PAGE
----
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Luke Fedlam, ’13, among legal leaders in new world of Name, Image and Likeness for student athletes

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Luke Fedlam

By: James Grega, Jr.

In the summer of 2021, major name, image, and likeness (NIL) legislation was passed across the country, allowing collegiate athletes the opportunity to receive compensation based on their athletic identity. While the legislation and practice of NIL are still in their infancy, Ohio State Law alumnus, Luke Fedlam, is becoming a resource for athletes across the country within the NIL industry.

“It is the biggest change to the college sports landscape in 70 years,” Fedlam said. After graduating from Wake Forest University in 2001, Fedlam worked for an investment firm in Philadelphia, Pennsylvania, before working at a sports management startup in Miami, Florida. It was his experience there and in the National Guard that motivated him to attend law school, almost a decade after completing his undergraduate degree.

“I felt like a lot of times, athletes didn’t understand the lawyers and the lawyers didn’t understand the complexities of being an athlete,” Fedlam, who ran cross country and track during his freshman year at Wake Forest University, said. “I often found myself translating between the two groups, and so while I was on active duty in the National Guard in 2009, I decided I wanted to go to law school.”

Just two years after graduating from law school, Fedlam founded his own company, the Anomaly Sports Group in 2015, which aims to “protect and educate athletes at all levels beyond their sport.” Despite working for Scotts Miracle-Gro at the time, Fedlam said he was still being asked to engage and speak with student athletes from several schools, including Ohio State, about life skills and professional development. 

“During that time, it was very much a side job. However, I started getting to the point where I really enjoyed that work and I missed the firm experience of working with individual athletes and trying to protect them,” he said. “Ultimately, I went through my own decision-making process, sought out counsel, and landed on coming to Porter Wright in 2017.”

Since joining Porter Wright, Fedlam has led the firm’s sports law practice group. He has been a featured speaker at numerous collegiate athletic programs, including Texas Tech University, George Washington University, and Wake Forest while becoming a regular at Ohio State. He also recently spoke at the National Association of Basketball Coaches in New Orleans during the Final Four weekend.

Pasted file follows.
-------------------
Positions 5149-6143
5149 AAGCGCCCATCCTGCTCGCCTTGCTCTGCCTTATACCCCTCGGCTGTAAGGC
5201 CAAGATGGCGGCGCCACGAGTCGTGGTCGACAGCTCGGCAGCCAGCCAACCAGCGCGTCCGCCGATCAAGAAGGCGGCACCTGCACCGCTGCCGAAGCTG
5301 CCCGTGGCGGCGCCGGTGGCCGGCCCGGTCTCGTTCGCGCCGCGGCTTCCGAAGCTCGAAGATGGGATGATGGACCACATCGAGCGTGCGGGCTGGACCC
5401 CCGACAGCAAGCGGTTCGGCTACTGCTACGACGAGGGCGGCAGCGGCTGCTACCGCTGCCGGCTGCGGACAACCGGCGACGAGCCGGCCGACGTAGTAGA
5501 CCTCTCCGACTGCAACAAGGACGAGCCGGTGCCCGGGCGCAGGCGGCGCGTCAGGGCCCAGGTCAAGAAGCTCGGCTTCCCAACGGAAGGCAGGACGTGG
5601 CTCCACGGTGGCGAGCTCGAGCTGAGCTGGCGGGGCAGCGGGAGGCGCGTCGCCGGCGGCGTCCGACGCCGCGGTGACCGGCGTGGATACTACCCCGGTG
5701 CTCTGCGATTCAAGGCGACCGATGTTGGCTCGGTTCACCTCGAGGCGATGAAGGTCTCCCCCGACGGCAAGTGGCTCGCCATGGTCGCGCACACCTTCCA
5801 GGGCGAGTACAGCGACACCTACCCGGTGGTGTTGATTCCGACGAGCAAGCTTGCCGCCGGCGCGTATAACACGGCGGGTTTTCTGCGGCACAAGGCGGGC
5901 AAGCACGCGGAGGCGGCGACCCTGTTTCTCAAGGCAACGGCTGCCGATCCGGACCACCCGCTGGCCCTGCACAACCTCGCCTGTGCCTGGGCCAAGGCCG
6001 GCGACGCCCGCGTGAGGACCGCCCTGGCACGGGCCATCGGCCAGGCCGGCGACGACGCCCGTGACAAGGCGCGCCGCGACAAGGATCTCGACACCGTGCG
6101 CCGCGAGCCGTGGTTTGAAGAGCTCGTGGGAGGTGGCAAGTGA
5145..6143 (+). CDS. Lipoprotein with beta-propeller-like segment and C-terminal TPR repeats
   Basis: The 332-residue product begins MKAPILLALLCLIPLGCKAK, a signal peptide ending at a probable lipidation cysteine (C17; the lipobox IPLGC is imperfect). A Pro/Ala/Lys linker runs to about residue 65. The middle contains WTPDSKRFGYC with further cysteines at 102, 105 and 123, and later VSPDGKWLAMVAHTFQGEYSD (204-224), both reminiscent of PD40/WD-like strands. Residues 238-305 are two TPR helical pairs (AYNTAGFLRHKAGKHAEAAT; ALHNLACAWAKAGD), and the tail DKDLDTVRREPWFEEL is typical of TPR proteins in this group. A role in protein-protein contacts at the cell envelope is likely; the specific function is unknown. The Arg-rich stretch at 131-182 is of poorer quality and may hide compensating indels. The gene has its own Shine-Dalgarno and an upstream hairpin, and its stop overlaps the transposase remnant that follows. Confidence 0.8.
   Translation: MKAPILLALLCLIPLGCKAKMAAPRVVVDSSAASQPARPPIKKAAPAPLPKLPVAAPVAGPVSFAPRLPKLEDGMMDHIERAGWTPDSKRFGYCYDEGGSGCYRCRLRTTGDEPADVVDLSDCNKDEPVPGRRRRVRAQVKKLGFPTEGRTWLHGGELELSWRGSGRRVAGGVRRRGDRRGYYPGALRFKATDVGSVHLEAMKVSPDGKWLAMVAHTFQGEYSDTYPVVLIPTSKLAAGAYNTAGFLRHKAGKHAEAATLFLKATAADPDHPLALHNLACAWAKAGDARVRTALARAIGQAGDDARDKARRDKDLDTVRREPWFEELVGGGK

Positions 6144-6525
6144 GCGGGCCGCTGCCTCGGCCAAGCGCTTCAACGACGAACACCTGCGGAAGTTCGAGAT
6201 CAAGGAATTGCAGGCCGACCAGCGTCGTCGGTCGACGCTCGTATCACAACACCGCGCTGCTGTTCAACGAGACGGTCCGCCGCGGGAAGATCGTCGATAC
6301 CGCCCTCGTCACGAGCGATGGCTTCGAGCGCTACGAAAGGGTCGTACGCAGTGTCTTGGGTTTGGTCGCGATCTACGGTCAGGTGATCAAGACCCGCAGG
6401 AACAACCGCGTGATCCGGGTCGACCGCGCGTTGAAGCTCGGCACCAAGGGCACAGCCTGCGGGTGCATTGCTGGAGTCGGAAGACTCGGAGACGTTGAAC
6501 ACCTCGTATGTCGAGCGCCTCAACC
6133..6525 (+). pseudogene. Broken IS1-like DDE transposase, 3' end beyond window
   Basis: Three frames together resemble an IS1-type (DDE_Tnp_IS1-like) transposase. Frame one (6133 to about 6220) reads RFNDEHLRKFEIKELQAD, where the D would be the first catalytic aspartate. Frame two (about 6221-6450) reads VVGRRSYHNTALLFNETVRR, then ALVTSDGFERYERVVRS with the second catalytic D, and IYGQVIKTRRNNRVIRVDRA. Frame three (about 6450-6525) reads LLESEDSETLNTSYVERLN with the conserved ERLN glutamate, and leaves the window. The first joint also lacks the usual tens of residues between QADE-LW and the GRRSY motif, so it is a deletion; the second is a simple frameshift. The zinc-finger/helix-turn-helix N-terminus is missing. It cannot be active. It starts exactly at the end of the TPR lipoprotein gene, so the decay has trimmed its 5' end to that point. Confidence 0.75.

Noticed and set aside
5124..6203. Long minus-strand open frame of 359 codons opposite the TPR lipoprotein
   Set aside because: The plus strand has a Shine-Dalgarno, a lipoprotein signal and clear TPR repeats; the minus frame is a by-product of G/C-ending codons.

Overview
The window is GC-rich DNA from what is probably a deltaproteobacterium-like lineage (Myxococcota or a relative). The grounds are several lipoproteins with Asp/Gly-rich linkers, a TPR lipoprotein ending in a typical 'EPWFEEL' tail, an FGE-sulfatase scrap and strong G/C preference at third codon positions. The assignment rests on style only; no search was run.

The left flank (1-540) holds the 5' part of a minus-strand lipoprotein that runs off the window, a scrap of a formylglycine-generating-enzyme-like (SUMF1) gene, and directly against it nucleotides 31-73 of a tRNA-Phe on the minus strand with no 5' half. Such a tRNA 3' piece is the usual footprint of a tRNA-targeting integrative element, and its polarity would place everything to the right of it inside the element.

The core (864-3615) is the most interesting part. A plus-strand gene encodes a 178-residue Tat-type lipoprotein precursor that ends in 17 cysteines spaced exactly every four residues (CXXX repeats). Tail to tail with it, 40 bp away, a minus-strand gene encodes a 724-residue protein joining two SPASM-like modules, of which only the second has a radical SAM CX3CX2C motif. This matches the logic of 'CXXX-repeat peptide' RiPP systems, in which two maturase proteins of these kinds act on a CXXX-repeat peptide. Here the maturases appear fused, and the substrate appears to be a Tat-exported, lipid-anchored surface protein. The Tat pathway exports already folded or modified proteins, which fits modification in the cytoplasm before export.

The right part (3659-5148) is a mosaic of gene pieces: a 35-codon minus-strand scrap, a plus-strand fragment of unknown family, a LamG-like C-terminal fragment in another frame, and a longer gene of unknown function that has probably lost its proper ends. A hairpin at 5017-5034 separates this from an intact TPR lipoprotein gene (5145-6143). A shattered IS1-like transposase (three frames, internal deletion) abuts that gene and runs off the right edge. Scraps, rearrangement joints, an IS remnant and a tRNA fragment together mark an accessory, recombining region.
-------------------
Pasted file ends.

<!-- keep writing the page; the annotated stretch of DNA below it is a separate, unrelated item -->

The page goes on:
Now entrenched in Columbus and the NIL world, Fedlam’s Anomaly Sports Group has recently engaged with the Ohio State Department of Athletics as part of Ohio State’s “THE Platform,” which is meant to help student athletes capitalize on their name, image, and likeness.

“Anomaly will prepare student athletes for success amidst the challenges and responsibilities of maximizing their full NIL potential,” according to a press release from The Ohio State Department of Athletics in June 2021. “Led by Luke Fedlam, a non-agent sports attorney, Anomaly’s NIL protective education curriculum, in partnership with TeamAltemus, will focus on intellectual property protections and business-level decision-making, due diligence, financial management and contract analysis for both marketing and entrepreneurship opportunities.”

Fedlam said that working with Ohio State student athletes has been a rewarding experience, adding that Ohio State Senior Vice President & Wolfe Foundation Endowed Athletic Director Gene Smith has been a personal mentor to him throughout the process.

“We have the opportunity to train student athletes on how to look at NIL as what it is, a business opportunity. But with a business opportunity, comes business responsibility,” he said. “So, what we provide are conversations and guidance around taxes, money, contracts, agents, and due diligence with opportunities that are presented to them. Doing that work, and knowing I am able to give back to Ohio State in that way has been great.”

While NIL is growing at an exponential rate across the country, Fedlam said there is still room for growth. For a variety of reasons, Fedlam said wide-ranging legislation on NIL is not likely to come anytime soon, leaving the door open for some student athletes to get involved, even at the high school level.

“Anomaly started in the college space, and we have done work with professional teams, and that is great and will continue to grow. Now at the high school level, we are starting to see high school athletic associations or state legislatures approve NIL for high school student-athletes,” Fedlam said. “So, our education and resources that we provide ranges from the professional level, all the way down to high school and not just with the athletes, but with parents, coaches and administrators as well.”

With NIL approaching its first anniversary, Fedlam said there are plenty of opportunities for lawyers and aspiring lawyers to get into the industry. However, he added that to be successful, one not only has to be an excellent lawyer, but a student of the industry itself as it continues to evolve.

“The best advice I can give is to study, but I don’t just mean your books. Study the industry. College sports is going through the most significant period of change in history. You have NIL, transfer portal changes, sports betting, and eSports,” he said. “There are massive shifts in what the business of sports, specifically college sports, looks like. If you want to be in sports law, understand the business and legal impact of some of these changes.

“I think what we have seen so far is just the beginning.”

 

News Type Alumni
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